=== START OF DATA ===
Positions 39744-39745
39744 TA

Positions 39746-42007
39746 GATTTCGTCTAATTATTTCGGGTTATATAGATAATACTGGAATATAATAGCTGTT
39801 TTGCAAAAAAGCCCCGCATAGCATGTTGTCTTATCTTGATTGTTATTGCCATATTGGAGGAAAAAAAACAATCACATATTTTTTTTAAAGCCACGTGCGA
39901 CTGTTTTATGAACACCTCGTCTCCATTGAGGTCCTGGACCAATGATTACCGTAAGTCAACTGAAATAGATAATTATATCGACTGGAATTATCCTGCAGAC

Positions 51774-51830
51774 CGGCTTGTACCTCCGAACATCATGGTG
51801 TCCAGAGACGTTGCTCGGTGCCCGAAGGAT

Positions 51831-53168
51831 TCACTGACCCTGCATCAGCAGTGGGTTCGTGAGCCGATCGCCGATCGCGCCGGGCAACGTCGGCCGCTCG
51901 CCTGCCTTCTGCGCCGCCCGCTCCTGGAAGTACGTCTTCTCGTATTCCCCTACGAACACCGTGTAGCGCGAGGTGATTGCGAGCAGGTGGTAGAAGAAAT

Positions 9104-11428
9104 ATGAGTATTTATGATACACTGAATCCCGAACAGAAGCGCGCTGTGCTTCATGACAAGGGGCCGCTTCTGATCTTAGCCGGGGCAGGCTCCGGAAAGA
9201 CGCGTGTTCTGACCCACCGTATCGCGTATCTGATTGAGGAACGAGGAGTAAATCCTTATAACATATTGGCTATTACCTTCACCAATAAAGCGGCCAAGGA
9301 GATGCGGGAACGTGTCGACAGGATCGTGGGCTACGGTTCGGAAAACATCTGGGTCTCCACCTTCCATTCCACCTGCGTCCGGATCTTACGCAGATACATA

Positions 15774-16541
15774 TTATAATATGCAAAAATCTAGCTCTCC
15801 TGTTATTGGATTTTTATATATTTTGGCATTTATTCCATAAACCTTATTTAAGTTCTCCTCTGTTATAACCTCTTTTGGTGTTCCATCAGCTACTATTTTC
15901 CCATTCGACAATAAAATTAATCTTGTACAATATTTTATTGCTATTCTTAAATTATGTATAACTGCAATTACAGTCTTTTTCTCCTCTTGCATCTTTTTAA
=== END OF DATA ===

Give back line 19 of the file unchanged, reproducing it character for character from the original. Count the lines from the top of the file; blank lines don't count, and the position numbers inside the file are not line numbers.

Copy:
15801 TGTTATTGGATTTTTATATATTTTGGCATTTATTCCATAAACCTTATTTAAGTTCTCCTCTGTTATAACCTCTTTTGGTGTTCCATCAGCTACTATTTTC